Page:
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In most cases, slates or tiles are either put onto new buildings or they
are used to re-roof an old roof; either way, all new battens will be
But there are instances where the roof may be fairly
new and repairs need to be undertaken that do not warrant the total
re-battening of the roof, but require the battens to be cut, repaired or
refixed. Where the roof structure is constructed from timber trussed
rafters, the repair needs to be undertaken very carefully to maintain
the integrity of the roof structure.
BS5534 and BS8000 Part 6 state that no batten should be less than 1.2m
long, such that at 600mm centres the batten will rest on at least three
rafters. Battens that only span between two rafters are more likely to
sag than those that go over a central support (hogging moment).
Where the batten goes over a rafter, there is
tension in the top fibres, while there is tension in the bottom fibres
between the rafters. One helps to cancel out the other and keep the
battens reasonably straight. If the end of the batten rests on a rafter
(end bearing) there is no hogging moment, and so the batten is more
likely to sag under load.
If an isolated batten between two rafters has to
be cut out and replaced, it is better to either cut out and replace the
batten over three rafters, or to install an additional batten of the
same size below the short section of batten. The lower batten should be
long enough to span over – and be nail fixed to – four rafters. The
short and long battens should also be nailed to each other.
BS5268 requires that battens
should be joined on the centre line of a rafter, and with trussed
rafters, no more than one in any group of four consecutive battens
should be joined on the same rafter. For tiles and slates where the
batten gauge is less than 200mm, no more than four in 12 consecutive
battens should be joined on the same rafter.
If more than one batten has to be replaced,
the batten joints should be staggered. The reason for this is that the
battens provide the lateral restraint for the timber trussed rafters,
and any group of consecutive joints in the battening will affect the
rigidity of the structure.
For interlocking tiles, this means that either
the battens need to span over five rafters and be staggered (meaning
that an area of roof up to 4.2m wide may be affected), or an additional
batten long enough to span over two additional rafters must be installed
below the existing section of batten that has been reinstated, and the
additional batten must be nailed to the rafters, and to the replaced
section of batten.
Verge or side abutment
Where the battens end at a verge
or side abutment, and are either rotten because they have been embedded
in the verge mortar, or need to be lengthened to allow for the correct
installation of a dry verge system or gable wall cladding, the rotten or
affected battens should be cut back and staggered, to make sure only one
in any group of four consecutive battens join on one rafter.
This means that the shortest batten will be
about 1.5m long and the longest approximately 3.3m long where the
rafters are at 600mm centres.
The alternative is to install an additional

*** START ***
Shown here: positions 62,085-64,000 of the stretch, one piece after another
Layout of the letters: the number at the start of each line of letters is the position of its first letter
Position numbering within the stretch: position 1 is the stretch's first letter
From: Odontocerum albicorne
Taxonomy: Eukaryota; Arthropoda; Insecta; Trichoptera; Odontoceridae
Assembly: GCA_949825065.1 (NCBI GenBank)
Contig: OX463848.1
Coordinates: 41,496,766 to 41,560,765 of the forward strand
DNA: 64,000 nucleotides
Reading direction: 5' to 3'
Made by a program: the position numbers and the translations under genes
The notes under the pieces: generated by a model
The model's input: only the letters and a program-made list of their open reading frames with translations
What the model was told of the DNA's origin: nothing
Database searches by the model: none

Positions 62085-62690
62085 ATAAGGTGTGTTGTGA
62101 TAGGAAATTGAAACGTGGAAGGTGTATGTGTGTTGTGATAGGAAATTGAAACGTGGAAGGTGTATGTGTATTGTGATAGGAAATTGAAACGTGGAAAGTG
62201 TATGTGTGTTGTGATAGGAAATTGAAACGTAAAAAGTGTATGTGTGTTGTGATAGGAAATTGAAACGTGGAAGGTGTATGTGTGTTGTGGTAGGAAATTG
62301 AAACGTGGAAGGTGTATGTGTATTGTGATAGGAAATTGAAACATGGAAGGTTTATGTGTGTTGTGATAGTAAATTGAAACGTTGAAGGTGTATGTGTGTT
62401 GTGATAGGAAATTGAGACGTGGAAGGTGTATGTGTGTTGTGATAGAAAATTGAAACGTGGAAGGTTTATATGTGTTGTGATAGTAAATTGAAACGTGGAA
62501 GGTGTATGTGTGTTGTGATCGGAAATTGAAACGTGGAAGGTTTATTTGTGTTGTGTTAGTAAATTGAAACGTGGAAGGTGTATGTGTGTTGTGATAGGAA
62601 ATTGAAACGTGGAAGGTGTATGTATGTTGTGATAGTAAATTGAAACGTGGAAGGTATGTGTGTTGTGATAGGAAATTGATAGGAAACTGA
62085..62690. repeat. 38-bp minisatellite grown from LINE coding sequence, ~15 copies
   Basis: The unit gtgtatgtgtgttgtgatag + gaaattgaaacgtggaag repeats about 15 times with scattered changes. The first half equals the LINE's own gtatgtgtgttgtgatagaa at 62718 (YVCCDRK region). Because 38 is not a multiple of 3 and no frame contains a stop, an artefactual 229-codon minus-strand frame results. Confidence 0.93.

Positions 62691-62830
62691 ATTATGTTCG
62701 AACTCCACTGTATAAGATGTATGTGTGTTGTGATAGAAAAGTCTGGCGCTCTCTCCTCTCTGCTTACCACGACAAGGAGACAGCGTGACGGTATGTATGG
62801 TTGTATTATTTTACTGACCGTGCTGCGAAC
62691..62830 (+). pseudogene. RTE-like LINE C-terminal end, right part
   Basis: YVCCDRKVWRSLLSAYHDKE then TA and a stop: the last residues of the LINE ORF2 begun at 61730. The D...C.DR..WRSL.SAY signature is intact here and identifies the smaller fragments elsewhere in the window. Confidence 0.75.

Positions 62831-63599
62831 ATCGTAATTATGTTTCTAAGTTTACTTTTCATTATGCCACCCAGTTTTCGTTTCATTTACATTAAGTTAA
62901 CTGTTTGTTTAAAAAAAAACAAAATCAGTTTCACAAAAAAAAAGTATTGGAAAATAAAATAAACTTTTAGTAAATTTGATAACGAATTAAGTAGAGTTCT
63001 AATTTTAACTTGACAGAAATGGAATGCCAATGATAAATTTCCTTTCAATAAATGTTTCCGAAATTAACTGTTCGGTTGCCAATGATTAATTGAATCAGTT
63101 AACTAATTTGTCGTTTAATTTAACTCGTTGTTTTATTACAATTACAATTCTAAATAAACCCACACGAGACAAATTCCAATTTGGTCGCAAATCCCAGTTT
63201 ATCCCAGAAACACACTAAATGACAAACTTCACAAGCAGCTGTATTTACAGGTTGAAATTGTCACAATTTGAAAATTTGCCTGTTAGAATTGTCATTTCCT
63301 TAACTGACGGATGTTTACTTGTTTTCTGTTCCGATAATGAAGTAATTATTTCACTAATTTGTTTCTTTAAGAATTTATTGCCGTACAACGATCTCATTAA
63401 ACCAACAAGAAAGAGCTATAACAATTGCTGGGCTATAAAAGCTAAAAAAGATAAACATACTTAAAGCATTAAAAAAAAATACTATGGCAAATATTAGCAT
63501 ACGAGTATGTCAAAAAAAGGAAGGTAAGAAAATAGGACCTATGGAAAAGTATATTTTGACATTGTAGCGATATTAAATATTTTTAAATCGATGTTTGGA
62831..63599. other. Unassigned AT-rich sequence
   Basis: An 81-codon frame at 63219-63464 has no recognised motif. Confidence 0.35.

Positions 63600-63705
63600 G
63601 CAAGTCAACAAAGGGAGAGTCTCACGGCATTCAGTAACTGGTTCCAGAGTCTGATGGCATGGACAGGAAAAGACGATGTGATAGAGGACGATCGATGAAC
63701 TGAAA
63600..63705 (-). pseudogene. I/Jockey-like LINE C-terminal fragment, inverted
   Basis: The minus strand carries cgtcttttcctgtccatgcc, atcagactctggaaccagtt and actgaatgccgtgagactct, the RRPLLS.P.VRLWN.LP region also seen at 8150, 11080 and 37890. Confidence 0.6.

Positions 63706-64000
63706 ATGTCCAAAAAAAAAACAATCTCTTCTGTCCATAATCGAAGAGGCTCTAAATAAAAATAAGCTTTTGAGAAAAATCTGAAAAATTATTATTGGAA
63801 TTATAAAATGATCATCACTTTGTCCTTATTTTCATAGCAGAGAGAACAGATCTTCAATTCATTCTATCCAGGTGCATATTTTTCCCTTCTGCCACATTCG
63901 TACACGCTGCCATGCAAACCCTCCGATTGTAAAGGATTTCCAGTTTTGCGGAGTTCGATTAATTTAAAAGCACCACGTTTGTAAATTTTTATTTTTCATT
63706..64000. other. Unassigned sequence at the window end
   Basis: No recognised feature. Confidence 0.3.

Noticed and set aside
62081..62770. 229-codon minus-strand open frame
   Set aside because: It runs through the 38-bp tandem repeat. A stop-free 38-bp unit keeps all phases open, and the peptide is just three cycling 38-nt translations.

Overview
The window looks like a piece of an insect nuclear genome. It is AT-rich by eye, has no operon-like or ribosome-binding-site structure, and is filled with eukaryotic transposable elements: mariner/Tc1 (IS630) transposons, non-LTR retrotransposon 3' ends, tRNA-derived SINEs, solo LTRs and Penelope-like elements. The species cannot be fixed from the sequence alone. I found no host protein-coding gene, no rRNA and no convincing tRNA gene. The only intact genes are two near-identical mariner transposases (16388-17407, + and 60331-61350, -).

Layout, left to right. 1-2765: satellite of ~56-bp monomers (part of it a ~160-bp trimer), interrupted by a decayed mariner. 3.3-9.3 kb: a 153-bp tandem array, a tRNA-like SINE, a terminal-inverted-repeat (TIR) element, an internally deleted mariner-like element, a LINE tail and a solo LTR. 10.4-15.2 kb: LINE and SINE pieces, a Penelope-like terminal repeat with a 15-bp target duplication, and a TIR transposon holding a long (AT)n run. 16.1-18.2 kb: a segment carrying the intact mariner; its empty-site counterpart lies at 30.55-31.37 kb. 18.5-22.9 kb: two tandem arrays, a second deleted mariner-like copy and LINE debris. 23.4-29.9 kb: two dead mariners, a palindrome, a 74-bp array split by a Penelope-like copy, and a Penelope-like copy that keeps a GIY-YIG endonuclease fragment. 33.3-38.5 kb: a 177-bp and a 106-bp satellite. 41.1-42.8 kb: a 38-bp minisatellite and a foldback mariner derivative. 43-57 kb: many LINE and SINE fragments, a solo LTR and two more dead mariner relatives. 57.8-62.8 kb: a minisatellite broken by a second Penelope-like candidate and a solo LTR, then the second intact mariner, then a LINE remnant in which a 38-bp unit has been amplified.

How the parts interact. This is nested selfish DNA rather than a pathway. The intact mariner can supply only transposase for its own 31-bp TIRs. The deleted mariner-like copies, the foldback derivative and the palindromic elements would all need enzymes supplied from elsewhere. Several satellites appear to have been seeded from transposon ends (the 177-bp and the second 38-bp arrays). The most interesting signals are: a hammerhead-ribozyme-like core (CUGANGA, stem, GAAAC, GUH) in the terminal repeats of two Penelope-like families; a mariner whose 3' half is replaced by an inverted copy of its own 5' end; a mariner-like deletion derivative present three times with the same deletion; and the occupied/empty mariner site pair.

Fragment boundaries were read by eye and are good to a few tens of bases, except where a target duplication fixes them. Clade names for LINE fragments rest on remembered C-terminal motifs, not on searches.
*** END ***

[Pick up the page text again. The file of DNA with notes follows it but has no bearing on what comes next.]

batten of the same size (and approximately 1.5m long) directly below the
replaced end section of batten, and twice nail the short end section to
the additional batten, then also nail the additional batten to each
rafter and the existing batten for maximum rigidity.
Mid span support
Where a batten is cut between two
rafters to accommodate a pipe or flue, and the end of the batten is
unsupported, a short length of batten approximately equal to three times
the batten gauge should be slid up under the unsupported end of the
batten and screwed to the unsupported batten and the battens above and
Battens should always be joined
at a rafter. The ends of the battens should be square cut and tightly
butted to the adjacent section of batten and skew nailed into the
rafter, to prevent the batten end from splitting.
With timber trussed rafter, this may result in an
end bearing of less than 17mm. Therefore, it may be better to cut the
batten in line with the side of the rafter and install an additional
38mm x 38mm timber noggin onto the side of the rafter flush with the top
of the rafter, to allow the new section of batten to be nailed to it.
This is easier said than done, as the noggin should be below the
underlay, while the batten is above it. This is normally only possible
where the underlay is also cut through for access.
Where repairs are being undertaken, new battens of the same size should
always be used. Edge fixing into battens thinner than 25mm thick is not
advisable as the nail-to-edge distance will be very small and can split
the batten, taking away any strength that may have existed. Where the
battens are cut out or modified, the resulting repair needs to maintain
– or improve – the integrity of the roof.
- Knotty, rotten or split battens have little or no strength and
should be cut out and replaced.
- Where battens are joined at a
rafter, increase the end bearing by nailing a 38mm x 38mm batten to
the side of the rafter.
- Unsupported ends of battens can be
supported with a vertical batten screwed to the battens above and
by Chris Thomas, The Tiled Roofing Consultancy, 2 Ridlands Grove,
Limpsfield Chart, Oxted, Surrey, RH8 0ST, tel 01883 724774